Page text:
/As we leave…- Lavanya Taneja

As we leave…- Lavanya Taneja

Disclaimer: The views presented below are the author’s own and are not in any manner representative of the views of Vox Populi as a body or IIT Kanpur in general.


27/08/14: The mild cool breeze swishes by my face. My eyes automatically start brimming … That beloved landscape, that beautiful weather and those wonderful people back home … I realise I’m homesick.

09/14: I haven’t felt as disillusioned with my life as I am doing now. And I was the one supposed to be going to college with a crystal clear goal, right? Ironical. What do I want from my life? Do I know? … Leave alone life… What do I want from the four years waiting stealthily down the line? …

date unknown: Just returned from the lab, it’s almost 2 AM… I can’t get over the image of that cascade of white dots on the photon detector when the door creaked [open] a little.., I feel confident of my decision now!…


Hi everyone, I am Lavanya Taneja. I would be graduating from IITK this year with a Bachelors in Physics, along with minors in Artificial Intelligence and (probably) Literature. After that, I would pursue my PhD from the University of Chicago. While on my CV my IITK trajectory appears to be neat and fairly decent, I would straight away go ahead to call it an absolute mess – which is why it became extremely difficult to put down this article! My own diary entries helped a bit and I shall take a detour off and on to delve into them, so please bear with me!

My relationship with academics saw an interesting transformation over the four years. In the first year, I would go to all classes but mostly end up playing 2048/Asphalt or dozing off (especially on afternoons after lunch). Doing the assignments and practising some questions made things work well. With an initial disposition towards theoretical Physics, I despised the lab courses. I remember how I sometimes read the manual after performing PHY101 experiments. A reading project during the summers introduced me to some aspects of physics research – how to understand publications and give presentations. The second year, now with a few departmental courses, worked with the same techniques of preparation. But there was a discomforting feeling – that overwhelming feeling that I would feel on understanding something had disappeared. Physics just became a subject I had to live with.

What was I doing?

For the summers, I wished to give experimental Physics a final chance before eliminating it. I worked in the Quantum Optics & Entanglement laboratory with Dr Anand Kr Jha under the SURGE program. The entire experience of being in a research group and working on experiments with all those advanced (and functional) equipment was so exciting that at times, I would return from the lab even after midnight. I switched sides – experimental physics was what I was going to do!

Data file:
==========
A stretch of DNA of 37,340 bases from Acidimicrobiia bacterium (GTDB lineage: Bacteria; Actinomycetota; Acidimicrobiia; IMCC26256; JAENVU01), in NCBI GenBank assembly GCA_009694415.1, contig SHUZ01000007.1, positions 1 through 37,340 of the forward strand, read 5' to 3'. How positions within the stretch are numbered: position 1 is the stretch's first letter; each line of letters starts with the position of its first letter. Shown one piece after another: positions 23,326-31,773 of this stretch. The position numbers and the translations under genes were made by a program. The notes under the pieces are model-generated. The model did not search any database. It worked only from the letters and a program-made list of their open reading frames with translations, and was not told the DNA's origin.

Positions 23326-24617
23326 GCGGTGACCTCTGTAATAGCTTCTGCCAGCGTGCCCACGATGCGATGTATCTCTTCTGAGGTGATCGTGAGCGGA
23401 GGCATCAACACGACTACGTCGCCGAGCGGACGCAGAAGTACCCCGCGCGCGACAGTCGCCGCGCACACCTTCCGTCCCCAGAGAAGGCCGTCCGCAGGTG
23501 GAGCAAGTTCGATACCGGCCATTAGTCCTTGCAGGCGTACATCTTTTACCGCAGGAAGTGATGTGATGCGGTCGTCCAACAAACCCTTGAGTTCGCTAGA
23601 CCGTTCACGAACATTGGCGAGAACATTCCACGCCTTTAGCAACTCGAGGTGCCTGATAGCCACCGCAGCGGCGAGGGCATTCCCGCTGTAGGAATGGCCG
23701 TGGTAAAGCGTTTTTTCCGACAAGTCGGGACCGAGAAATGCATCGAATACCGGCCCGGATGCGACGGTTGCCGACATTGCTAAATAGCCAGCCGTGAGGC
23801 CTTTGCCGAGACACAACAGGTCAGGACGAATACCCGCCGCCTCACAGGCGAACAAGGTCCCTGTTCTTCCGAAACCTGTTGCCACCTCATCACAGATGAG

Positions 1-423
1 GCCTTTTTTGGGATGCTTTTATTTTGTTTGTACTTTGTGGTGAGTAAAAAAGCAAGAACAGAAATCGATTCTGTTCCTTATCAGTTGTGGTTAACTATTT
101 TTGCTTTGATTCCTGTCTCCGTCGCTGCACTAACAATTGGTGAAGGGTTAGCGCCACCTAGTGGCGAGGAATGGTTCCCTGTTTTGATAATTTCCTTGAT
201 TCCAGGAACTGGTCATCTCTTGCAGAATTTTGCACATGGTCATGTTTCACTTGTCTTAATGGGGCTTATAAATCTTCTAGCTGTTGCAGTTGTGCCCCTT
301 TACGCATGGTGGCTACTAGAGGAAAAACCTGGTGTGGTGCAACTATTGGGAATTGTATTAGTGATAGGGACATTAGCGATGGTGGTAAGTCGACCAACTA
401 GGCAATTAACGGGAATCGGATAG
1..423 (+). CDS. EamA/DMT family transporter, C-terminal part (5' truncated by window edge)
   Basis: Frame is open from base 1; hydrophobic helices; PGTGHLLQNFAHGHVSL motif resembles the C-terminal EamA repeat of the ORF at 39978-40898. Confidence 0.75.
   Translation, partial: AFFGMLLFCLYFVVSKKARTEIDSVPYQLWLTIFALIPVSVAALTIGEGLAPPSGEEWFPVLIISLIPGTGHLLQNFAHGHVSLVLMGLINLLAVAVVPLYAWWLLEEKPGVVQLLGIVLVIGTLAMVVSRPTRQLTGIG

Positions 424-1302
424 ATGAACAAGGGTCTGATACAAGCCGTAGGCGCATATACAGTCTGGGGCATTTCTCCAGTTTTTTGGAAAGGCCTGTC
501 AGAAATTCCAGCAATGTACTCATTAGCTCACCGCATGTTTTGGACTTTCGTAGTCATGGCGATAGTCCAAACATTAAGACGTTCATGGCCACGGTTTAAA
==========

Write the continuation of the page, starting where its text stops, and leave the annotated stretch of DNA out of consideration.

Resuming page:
17/01/16: Had made a plan with P and Q yesterday night. Lessons learnt: never drink on an empty stomach, never drink when you’re sad, never mix neat, try nimbu paani for a hangover. And, never ever leave an assignment for the next day. My head is aching like hell..


I started enjoying my Physics courses in the next semester. We had a lab course, and the experience was totally different this time. I would try to understand the (ill-framed) manual before the lab. Even a bad apparatus with poor results would give opportunities to question and discuss stuff. I realised that the more effort I put in a course, the more enjoyable and simple it became. At times the pressure of maintaining a CPI would creep in, but giving appropriate time to all the courses made it work somehow. This semester was also the one with everyone preparing for a summer internship. The option of continuing work at IITK seemed to balance the charm of a foreign internship and that happy-for-the-friend-who-got-an-internship-but-sad-for-self feeling. However, my professors recommended that a non-IITK experience would give a nice exposure to physics and academia. Some block stopped me from sending more than a couple of emails (and it didn’t work out). I also applied for three internship programs, but wasn’t selected.

Back at the lab, the work got more focussed this time. There were the usual ups and downs of research, but as always, the happy disposition of our supervisor helped me take those in my stride. Towards the end, however, it seemed that we’d reached a deadlock (in retrospect, even that’s a usual part of research!). Alongside, the grad-school application process brought in heights of self-doubt, anxiety and uncertainty about Physics and my university choices. This was the first time I was supposed to take such a big decision about the next 6 years of my life and be solely responsible for it. But the support of my friends, parents and professors (and myself) helped me steer through it. This process was the time that gave me one of the most important lessons of these four years – it is okay to go wrong on decisions, no matter how big or small; and that I can stay happy independent of the circumstances I am in.


date unknown: Spent the afternoon at the CS office and got to talk to mothers of two students… Felt ashamed of crying at my “problems”. Is it silly to compare this way?… Talking helps? Hell, it doesn’t! I talk and end up at the same place, wasting the time of the other person too.